Many people would like to retire early. Some super savers are aiming to stop working as early as age 30 or 40. However, the reality of early retirement is not always what we hope it will be.
I agree there are some situations when retiring early makes sense:
But aside from these and a few other cases, do we really want to retire at age 40? Here are a few reasons it isn’t in your best interest to retire young.
Mental sharpness. Work and engagement with others helps to keep our minds sharp. We think, reason, and calculate on a regular basis, and the more we do it, the better we get. I noticed a difference in my sharpness after 18 months out of work, so what would 18 years be like?
Financial security. Once we retire, regular income stops. We have to diligently track every expense against our savings to be sure we will not run out of money down the road. And it’s impossible to accurately foresee what the next 30 to 40 years will look like and how they will impact our savings. The past ten years have been a roller coaster and we have no way of knowing what the next decade will bring.
Keeping busy. Work takes up 8 to 10 hours of your weekdays. During that time your employer and the duties of the job dictate what you do. Deadlines, projects, quotas, interactions with coworkers, and keeping the boss happy occupy your waking hours. You are only responsible for the evening hours and weekends. Once you retire, every moment of your day is yours to fill. Are you creative enough to entertain yourself for 40 more years?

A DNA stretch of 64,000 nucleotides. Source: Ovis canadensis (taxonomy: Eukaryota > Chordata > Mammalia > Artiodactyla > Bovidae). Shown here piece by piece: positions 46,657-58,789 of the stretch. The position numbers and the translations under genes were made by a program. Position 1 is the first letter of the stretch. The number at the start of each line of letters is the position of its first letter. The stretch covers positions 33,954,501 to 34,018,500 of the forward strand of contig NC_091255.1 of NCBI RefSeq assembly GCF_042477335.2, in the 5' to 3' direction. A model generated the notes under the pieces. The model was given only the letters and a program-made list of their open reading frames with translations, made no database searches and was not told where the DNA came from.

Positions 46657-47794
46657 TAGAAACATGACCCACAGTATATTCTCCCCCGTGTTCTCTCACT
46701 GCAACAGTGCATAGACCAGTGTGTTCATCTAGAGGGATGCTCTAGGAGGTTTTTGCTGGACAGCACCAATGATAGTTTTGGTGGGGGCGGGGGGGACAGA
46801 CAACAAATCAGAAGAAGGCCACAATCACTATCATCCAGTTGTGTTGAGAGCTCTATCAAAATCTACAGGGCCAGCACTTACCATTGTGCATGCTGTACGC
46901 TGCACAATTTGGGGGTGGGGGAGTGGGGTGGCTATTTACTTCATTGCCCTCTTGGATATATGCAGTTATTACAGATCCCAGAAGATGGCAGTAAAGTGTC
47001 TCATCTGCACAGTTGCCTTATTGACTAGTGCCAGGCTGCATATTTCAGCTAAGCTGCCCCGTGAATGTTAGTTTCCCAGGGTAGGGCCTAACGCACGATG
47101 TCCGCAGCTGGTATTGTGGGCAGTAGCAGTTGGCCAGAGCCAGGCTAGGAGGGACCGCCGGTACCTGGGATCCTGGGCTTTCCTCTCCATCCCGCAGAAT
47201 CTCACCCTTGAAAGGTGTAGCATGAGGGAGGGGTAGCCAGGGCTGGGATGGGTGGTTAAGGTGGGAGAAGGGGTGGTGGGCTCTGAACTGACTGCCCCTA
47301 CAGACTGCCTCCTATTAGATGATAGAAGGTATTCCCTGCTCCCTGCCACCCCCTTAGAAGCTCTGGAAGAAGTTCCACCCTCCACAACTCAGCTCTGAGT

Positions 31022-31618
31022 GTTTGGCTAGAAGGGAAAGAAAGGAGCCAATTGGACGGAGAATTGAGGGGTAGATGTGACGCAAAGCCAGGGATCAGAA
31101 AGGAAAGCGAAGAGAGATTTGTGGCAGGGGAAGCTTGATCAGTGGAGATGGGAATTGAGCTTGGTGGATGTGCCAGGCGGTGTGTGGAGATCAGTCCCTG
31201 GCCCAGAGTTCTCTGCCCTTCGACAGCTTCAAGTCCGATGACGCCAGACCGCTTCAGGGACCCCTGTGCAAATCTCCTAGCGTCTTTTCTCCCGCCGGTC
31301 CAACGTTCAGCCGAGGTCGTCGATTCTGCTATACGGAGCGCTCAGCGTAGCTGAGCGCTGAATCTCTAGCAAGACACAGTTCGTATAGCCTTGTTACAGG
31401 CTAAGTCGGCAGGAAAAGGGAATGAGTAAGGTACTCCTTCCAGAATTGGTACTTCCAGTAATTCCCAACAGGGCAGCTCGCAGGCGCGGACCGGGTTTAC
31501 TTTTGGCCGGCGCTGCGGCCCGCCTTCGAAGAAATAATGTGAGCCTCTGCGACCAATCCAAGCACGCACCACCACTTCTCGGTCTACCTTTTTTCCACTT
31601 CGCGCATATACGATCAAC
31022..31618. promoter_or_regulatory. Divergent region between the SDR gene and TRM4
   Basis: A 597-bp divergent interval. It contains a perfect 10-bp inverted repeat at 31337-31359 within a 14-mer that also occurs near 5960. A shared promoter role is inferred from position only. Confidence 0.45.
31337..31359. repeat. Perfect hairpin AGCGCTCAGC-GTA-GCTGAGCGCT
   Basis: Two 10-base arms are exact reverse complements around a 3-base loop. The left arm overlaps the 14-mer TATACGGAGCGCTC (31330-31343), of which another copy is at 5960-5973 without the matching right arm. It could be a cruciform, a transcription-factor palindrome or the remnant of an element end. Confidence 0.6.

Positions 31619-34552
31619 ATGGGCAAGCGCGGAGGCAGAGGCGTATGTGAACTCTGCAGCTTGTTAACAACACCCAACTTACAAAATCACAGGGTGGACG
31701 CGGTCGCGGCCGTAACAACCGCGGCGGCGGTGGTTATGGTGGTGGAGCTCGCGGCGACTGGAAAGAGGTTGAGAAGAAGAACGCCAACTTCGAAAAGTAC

Social interaction. If you retire early and your friends and colleagues are still working, who will you play with? You may have lots of free time, but they will still be working for a living. Retiring too early can be lonely.
I do plan to eventually retire full time, but remain cautious of pulling the trigger too early. Initially I would like to reduce the hours I work, perhaps to three or four days a week, doing something that I find stimulating. It may be a new career or something along the same lines as what I have been doing to this point. If I am able to enjoy myself more, I will consider myself successfully retired.
Dave Bernard is not yet retired but has begun his due diligence to plan for a satisfying retirement. With a focus on the non-financial aspects of retiring, he shares his discoveries and insights on his blog Retirement–Only the Beginning.